Tagged: Boof Bonser



Photo by Mary Murphy, Providence Journal

There are readers of this site who have a mild or not so mild disdain for puns and language games that play with player names. I tried to avoid it for a few days, but why worry, they probably won’t come back anyway.This heading has several not so deep meanings. Of course, we are talking about Justin Masterson.How can we not? Nine innings of masterful (oops) shutout pitching brilliance. It was the best start of his young career.His motion seemed completely locked in, as his 9th inning delivery was identical to his first, even with 95 mph fastballs.He looked like the kind of pitcher we should have kept. I am not saying the trade was unjustified. It was a great move for the Sox, but why do we have to give up young pitchers? I guess that is an obvious question. They are good trade bait. Masterson is 25 and in my limited view still growing. Two years ago, after his Boston debut (pictured above), Catcher Kevin Cash commented on how composed he was throughout the game in which he threw 95 pitches, 58 for strikes, with his great sinker.

In printer’s terms, justified means to form an even surface or true line with something else. In facing Justin, Red Sox bats were not finding any true lines with the ball. Jerry Remy said it was the worst game of the year for the Sox. I might agree, but not so far behind is the pounding we took against the Yankees. But CLEVELAND? The only remedy now is to bring Masterson back next year.

As I watched the last three outs, mainly to see Masterson complete the game, with many fans on their feet including some drunk Red Sox fans( hey if you traveled all the way to Cleveland for the game, why not cheer him on?), I wondered who was left in the Twittersphere, since no one was really commenting anymore after the Boof Bonser implosion. Following that was Ordinary Joe Nelson. Apocalyptically bad was what came to my mind, and even more true since I felt like the last surviving Red Sox fan on MLB.com. Professor Abraham made the most hysterical comment: “Nap Lajoie, who died in 1959, just got on base against Joe Nelson.” Thank you Peter for the comic relief when we desperately needed it. Perfect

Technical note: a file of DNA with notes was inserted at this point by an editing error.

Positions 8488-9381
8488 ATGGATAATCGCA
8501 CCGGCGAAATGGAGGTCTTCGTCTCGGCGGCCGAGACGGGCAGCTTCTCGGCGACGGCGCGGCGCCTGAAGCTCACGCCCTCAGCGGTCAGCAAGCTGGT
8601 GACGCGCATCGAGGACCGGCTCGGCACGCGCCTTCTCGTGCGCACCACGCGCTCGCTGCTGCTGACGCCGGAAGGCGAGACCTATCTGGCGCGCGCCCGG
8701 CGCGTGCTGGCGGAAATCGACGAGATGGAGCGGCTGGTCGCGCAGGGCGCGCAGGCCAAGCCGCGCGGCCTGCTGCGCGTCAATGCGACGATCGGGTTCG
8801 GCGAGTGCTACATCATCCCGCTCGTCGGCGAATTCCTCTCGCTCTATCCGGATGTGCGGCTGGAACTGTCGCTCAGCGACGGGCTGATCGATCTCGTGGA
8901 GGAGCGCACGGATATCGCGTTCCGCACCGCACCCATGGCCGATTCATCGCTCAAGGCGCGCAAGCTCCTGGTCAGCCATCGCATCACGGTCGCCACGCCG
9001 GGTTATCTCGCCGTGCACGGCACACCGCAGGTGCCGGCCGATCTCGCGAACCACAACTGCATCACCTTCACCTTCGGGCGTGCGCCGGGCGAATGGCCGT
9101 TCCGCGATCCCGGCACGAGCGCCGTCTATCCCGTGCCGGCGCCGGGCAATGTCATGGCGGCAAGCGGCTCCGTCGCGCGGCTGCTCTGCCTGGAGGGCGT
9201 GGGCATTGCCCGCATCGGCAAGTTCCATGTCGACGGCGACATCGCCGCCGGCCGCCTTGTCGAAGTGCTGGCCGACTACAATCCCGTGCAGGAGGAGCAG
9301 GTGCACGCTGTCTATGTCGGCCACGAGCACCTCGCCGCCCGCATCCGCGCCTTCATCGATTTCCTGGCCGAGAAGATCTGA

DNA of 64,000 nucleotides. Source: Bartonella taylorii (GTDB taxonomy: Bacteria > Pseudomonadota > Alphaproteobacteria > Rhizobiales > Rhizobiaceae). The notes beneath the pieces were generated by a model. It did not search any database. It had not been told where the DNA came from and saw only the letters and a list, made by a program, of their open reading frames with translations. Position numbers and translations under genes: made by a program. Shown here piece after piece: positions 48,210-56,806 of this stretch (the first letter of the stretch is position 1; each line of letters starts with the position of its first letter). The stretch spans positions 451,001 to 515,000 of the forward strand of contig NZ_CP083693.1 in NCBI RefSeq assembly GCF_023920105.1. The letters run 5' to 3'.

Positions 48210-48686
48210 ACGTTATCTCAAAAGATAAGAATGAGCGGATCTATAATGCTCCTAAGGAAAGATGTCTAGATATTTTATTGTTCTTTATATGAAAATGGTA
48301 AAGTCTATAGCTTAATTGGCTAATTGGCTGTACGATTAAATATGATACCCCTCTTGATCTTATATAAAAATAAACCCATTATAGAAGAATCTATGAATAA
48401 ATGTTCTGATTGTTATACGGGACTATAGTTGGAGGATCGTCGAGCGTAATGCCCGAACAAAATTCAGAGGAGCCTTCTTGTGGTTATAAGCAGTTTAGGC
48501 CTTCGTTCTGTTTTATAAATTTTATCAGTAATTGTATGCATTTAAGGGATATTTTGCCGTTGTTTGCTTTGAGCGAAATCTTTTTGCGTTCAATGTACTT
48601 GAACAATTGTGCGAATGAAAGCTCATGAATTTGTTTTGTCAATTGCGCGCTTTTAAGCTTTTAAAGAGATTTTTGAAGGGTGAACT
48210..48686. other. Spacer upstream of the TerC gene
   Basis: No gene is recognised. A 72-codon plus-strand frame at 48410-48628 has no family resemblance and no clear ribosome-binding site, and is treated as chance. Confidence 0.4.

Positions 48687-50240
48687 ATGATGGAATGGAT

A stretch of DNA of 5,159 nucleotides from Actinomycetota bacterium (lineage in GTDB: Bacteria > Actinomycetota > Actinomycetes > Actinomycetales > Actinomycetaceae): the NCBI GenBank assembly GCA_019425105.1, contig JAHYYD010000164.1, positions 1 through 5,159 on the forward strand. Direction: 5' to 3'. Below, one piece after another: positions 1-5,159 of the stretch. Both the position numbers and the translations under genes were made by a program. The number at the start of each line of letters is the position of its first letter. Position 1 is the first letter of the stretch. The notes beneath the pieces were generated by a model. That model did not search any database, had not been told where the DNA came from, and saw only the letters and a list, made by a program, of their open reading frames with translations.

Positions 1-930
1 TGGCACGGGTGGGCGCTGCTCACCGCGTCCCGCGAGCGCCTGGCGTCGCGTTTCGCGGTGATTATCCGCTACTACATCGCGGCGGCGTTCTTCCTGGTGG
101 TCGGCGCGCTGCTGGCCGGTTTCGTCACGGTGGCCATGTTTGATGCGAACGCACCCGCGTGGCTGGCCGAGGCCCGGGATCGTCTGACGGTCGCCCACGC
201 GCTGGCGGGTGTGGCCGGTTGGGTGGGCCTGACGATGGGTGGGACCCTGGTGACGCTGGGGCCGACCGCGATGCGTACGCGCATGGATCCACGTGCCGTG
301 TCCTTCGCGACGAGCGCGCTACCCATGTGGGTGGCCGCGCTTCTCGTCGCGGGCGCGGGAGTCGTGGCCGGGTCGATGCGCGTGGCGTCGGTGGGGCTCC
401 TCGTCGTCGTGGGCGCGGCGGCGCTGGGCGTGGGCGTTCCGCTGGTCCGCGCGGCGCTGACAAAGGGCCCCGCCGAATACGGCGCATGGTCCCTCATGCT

Abuzz with language plays, coverage of the game includes these, a few of my favorites:
“Master of his Craft”
“He leaves the Red Sox with a sinking feeling.”

Go Sox. And long live the (good) pun.



Monday Morning Pitcher

TomBrady-Sox1.jpgThe Orioles snapped a ten-game losing streak yesterday and I snapped an 11-day blog writing streak. Both were conscious, willful decisions.My reasons were personal, as you can see from the previous entry. (Thank you for the comments and emails from many new blogosphere friends.)

In fact, the Orioles reasons for winning were personal, too. It seemed they clawed back yesterday, determined to avert a sweep in front of a mixed crowd, where Sox fans chanting “Let’s Go Red Sox,” were so audible on my computer that I was confused about the game’s park. The O’s fans valiantly chanted back. Ah, Fenway South. It hurts being an O’s fan, so the players wrestled back for them. So why are you reading this on a Red Sox blog you are asking by now. Do I really need to hear pity for a team we needed to sweep?